After hours of sorting through the museum's photographs and primary documents, I became stuck with no idea what to search for next.  Perhaps this meant I was done with my long and difficult journey locating Camp Kane.  I reflected on my research journey and began to realize many of the sources I read were 2nd hand accounts.  I wasn’t reading the evidence, I was reading about the evidence.  In search of this original evidence, I went to the Kane County Government buildings to discover more.  While I was there I looked at old maps, aerial maps, and deeds from the late 1800s.  I found evidence that contradicted and proved my original ideas wrong.

Research Part 2

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One of the most surprising things I learned was one that contradicted what many people had written about Camp Kane and Col. Farnsworth.  Many people believed that the camp was set up on land that Farnsworth had bought in 1858.  There is no record of Farnsworth owning land on the east side of the Fox River.  The deed that I found for Farnsworth buying property in 1858 was for land on the west side of the river where the mansion was later built.  The land that people assumed was owned by Farnsworth, was actually owned by a farmer named Ortho W. Perkins. Colonel Farnsworth was a well-respected man and most likely asked Perkins to use the land for the Civil War and Perkins agreed. This could be a reason for why there is no record of a land transaction.  I even remembered a quote I read which mentioned the soldiers being camped on a part of the Perkins farm.  Before seeing the evidence I had quickly overlooked that statement.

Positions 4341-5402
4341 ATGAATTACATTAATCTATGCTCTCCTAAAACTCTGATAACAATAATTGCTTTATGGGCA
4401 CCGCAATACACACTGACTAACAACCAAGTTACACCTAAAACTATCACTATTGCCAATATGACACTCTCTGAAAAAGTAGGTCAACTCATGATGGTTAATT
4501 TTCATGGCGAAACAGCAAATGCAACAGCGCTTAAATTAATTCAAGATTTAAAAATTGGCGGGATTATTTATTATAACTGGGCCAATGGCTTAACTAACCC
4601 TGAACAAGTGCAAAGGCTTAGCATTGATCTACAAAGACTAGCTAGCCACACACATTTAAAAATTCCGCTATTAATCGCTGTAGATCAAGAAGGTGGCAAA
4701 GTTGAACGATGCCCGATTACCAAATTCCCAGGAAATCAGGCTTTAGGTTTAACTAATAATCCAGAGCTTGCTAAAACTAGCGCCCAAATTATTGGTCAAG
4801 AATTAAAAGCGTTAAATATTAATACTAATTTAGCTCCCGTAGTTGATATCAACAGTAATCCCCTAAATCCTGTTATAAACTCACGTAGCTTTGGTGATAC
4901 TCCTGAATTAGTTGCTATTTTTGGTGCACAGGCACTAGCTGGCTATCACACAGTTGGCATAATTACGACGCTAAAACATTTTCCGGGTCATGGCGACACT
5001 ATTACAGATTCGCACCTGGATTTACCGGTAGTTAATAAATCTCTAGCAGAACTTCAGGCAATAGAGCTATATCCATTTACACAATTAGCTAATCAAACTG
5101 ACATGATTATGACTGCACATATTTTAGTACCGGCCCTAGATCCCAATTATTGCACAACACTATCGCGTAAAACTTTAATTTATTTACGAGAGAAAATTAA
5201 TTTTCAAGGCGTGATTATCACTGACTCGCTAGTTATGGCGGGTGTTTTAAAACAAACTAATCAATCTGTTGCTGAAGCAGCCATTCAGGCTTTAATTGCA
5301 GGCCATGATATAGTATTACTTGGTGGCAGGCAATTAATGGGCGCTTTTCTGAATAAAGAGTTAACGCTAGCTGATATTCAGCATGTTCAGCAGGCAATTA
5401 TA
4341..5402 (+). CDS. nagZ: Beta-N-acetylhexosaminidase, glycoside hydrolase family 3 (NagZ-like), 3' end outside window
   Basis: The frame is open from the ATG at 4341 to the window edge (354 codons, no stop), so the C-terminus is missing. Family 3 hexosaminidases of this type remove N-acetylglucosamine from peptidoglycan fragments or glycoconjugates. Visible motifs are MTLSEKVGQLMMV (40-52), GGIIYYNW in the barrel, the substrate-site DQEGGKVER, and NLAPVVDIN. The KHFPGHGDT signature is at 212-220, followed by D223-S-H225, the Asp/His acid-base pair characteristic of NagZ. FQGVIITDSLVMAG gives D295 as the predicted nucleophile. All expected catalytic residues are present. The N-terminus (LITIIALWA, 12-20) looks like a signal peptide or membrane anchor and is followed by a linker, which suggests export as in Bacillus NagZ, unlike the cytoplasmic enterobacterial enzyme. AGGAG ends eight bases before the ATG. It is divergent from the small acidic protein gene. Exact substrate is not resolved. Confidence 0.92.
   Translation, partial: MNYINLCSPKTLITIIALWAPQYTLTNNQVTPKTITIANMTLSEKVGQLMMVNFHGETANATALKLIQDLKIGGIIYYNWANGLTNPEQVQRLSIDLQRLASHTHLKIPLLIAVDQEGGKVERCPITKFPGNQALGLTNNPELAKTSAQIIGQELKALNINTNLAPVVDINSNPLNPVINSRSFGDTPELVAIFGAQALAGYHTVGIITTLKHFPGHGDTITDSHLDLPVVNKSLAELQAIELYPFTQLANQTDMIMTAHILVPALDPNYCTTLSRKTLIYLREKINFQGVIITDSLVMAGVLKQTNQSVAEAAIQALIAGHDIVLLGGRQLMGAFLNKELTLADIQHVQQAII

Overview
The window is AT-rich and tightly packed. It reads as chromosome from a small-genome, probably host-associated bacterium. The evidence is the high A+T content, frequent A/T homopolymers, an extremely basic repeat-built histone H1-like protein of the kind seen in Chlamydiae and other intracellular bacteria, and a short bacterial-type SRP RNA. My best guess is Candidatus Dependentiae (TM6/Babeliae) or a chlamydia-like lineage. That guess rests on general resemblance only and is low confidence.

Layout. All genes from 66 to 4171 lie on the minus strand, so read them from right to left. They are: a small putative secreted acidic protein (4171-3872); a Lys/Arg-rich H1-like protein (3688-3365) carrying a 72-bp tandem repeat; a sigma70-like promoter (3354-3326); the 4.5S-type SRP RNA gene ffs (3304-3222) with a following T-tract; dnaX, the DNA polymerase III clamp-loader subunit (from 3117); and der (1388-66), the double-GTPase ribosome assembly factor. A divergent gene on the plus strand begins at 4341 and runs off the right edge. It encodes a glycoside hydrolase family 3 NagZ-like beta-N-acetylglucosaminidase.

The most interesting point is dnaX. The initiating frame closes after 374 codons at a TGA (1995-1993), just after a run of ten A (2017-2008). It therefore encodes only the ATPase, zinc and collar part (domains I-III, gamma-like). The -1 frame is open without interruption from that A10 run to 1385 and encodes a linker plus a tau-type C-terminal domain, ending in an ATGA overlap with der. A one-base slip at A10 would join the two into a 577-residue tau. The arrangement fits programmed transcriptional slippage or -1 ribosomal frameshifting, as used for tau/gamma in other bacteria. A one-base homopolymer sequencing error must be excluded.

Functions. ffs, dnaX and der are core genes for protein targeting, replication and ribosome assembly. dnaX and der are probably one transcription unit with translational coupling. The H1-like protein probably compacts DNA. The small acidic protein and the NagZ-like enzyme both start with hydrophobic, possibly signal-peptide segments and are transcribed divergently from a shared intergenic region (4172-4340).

When looking at some maps from the mid-1900s, there was a land feature that caught my eye.  In the area of Langum Park where the baseball fields are now, was a landfill area.  If there was an area to discard unneeded tailings and dirt, it is quite likely that this was the area of the quarry.  I viewed an aerial photo from 1939 which showed an area which looks like a stone pit on the northeast corner of Langum Park.   This seems like a much more likely location for the quarry than the area Ken McCandless said the quarry was.  The block between 5th Ave and Riverside Ave is much too small to be a quarry.

This photo is most likely McCauley’s quarry. It is an image of a quarry in St. Charles from the late 1800s and it is unlikely there was more than one quary inSt. Charles at that time.

This photo is most likely McCauley’s quarry. It is an image of a quarry in St. Charles from the late 1800s and it is unlikely there was more than one quary inSt. Charles at that time.

At this time, I rethought my theory about Camp Kane being located north of Colonel Farnsworth’s mansion.  The soldiers passed his house when they marched south to Geneva.  I know before the regiment left there was a ceremony to show them off.  This ceremony most likely took place in town. From town they would have marched south, past Col. Farnsworth’s mansion and continued on to Geneva.

With all these facts in mind, I created a new map showing my new thoughts on the location of Camp Kane.

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Timeline for Langum Park

  • 1850’s In the 1850’s and possibly earlier “There was a large stand of timber known by local residents as “55 acres.”
  • 1861    Farnsworth set up Camp Kane on land owned by Otho Perkins for the 8th Illinois Cavalry Regiment.   
  • 1864    Farnsworth set up camp again for the 17th Illinois Cavalry Regiment.
  • 1925    Mayor Langum set aside 20 acres in 1925 to be a city park.
  • 1978    First time Langum Park was in the St. Charles city directory.
  • 1982    June 13th, finally after 67 years of trying to dedicate it as a historical park a memorial was put in place at camp Kane and dedicated as a historical site.
  • 2000    In 2000 wanted to rebuild the Farnsworth mansion in Langum Park standing right across from where it was once built at the south end of the park. 
  • 2014    The Jones Law Office was moved from Cedar Ave. to its current location in Langum Park.   During the Civil War, the law office served as a military recruiting headquarters.

Langum Park Today